The Future of Investing in Oil & Gas
In the past, oil and gas stocks were a common asset within the portfolios of serious investors, offering the possibility of huge returns well over the 7% average.
Having said this, the oil and gas industries have always produced highly volatile securities, which have been largely dependent on supply and demand, with prices being vulnerable to publicised events such as oil spills and workplace accidents.
Despite this, most investors would agree that stocks in the oil and gas sector were worth the risk.
However, as we move into a world with a vastly different socio-cultural and political climate – with the environment and climate change being a top concern for both individuals and governmental bodies – oil and gas stocks won’t hold the value they once did, especially as a long-term investment.
Here are just five reasons why.
1. The industry has a huge carbon footprint.
One of the top global concerns right now is the rising temperature of the planet, which, if drastic changes aren’t made in the coming decade, will have an irreversible impact on the Earth with a wide-reaching impact on communities and ecosystems across the world.
Greenhouse gases such as carbon dioxide released by oil and gas companies contribute to this global warming. The oil and gas industry releases around 5200 million tonnes into the atmosphere daily.
On the other hand, renewable energies such as solar and wind release a small volume of these gases by comparison. Governments are turning their support towards these energy sources as a result. Businesses and individuals concerned with the environment are quickly switching to renewable energy companies to provide their power wherever possible.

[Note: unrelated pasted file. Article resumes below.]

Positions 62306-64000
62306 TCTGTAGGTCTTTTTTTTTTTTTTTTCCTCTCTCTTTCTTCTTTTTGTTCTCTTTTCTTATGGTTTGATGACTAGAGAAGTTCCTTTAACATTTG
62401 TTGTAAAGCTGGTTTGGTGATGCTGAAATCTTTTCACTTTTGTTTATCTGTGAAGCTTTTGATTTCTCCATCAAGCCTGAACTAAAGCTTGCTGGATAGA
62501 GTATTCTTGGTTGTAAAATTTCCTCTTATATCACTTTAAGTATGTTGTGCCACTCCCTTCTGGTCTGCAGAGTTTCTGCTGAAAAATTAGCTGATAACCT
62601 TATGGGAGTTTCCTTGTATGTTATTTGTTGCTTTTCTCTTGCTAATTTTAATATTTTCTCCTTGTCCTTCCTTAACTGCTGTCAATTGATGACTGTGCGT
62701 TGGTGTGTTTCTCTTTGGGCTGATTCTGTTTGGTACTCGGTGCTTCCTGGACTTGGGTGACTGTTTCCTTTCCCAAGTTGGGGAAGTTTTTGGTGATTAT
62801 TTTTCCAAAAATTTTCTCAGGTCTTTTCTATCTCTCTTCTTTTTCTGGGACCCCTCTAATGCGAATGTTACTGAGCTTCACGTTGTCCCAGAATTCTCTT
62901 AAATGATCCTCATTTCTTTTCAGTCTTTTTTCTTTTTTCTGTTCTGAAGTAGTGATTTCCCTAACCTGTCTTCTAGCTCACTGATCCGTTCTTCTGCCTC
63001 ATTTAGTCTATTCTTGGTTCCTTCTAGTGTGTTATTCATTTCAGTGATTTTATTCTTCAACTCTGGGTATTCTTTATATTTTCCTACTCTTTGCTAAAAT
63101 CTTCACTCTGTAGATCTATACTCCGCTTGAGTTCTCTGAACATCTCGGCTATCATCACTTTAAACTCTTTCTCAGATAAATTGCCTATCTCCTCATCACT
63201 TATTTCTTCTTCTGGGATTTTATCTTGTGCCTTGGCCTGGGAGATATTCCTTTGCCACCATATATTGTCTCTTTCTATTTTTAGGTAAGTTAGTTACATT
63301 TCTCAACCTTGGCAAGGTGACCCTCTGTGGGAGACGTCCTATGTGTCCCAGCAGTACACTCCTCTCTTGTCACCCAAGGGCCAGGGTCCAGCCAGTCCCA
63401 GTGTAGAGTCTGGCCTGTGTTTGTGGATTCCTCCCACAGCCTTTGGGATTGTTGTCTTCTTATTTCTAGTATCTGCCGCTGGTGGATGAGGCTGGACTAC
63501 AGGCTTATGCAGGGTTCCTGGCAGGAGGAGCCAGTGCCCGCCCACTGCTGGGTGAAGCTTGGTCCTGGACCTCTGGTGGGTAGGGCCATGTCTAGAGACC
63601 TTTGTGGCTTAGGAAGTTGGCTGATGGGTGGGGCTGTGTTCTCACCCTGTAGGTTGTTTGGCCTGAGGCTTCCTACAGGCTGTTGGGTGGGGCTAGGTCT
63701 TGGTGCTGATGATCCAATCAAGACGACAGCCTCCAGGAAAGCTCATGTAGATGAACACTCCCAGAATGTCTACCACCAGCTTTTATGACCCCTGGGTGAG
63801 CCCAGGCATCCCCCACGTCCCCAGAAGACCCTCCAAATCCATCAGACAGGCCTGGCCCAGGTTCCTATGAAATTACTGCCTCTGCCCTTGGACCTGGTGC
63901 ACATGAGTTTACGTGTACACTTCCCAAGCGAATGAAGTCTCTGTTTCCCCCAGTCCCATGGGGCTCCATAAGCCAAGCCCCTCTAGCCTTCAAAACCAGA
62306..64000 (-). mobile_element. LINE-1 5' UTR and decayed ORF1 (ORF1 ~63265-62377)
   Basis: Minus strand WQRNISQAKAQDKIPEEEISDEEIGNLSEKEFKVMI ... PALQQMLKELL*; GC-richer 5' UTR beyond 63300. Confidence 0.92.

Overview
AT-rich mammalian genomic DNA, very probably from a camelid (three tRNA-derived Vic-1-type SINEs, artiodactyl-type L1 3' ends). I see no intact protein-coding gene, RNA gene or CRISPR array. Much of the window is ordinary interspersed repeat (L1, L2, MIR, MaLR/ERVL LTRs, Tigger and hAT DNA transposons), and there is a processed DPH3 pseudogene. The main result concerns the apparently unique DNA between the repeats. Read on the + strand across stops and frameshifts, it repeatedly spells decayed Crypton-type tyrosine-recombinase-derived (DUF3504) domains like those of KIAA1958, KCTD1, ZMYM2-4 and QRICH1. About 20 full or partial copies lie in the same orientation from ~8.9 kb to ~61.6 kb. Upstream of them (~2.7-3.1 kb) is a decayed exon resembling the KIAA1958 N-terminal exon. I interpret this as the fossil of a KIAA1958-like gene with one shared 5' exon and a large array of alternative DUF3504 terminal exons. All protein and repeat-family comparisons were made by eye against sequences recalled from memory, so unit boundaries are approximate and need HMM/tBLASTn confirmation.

2. Extracting oil and gas pollutes communities.
The plants and wells required to extract oil and gas from deep under the ground release a range of toxic pollutants – from benzene to formaldehyde – into the air.
This means that nearby communities are exposed to these harmful air pollutants, which can cause and aggravate a range of respiratory problems and many other health issues.
3. The oil and gas industry destroys habitats.
Naturally, oil and gas extraction and processing sites have to be built somewhere – and, as a result, their construction often leads to the destruction, or at least massively disrupts, the ecosystems in place there.
Likewise, more than being disrupted by the use of land, the chemicals released by the plants – and the vast amounts of ongoing noise pollution – continues to disrupt wildlife long after construction has ended.
Last but certainly not least, the oil spillage into the sea has contributed to millions of animals becoming sick or being killed and has significantly impacted the health of reef systems, which are integral to every aspect of life on earth.
4. Oil and gas prices have soared exponentially.
The oil & gas industry has struggled to cope with the increase in demand since the rapid recovery of the global economy after the pandemic – and the consequent need for energy – with prices climbing over 70% in just a year.
As a result of the unreliability of supply – and the resulting volatility of prices – in addition to the cost of renewable energies decreasing steadily, switching to renewable energy is becoming more and more financially appealing to homeowners and businesses alike.
5. Oil and gas are finite sources of energy.
Another significant factor affecting the future of the oil and gas industry is that oil and gas are finite sources of energy – a.k.a. they’re going to run out.
Eventually, this means that there will cease to be a supply of these non-renewable energy sources, and thus the industries themselves will be able to exist no longer.
In the shorter term, however, this means that – across the globe – countries will begin to prepare for the inevitable future in which oil and gas can no longer be relied on to provide our energy.
In contrast, the renewable energy industry – including solar, wind and hydro – will earn (and has already begun) a considerable amount of financial support from governments and is significantly favoured by public sentiment, especially after the COP26 conference and the resulting rise in environmental awareness.
So, if you’re considering investing in the energy sector – and you’re thinking about adding oil and gas stocks to your portfolio – consider the above risks when making your decision, ensuring that you take into account the long-term implications of investing in oil and gas on the environment and the health of your investment portfolio.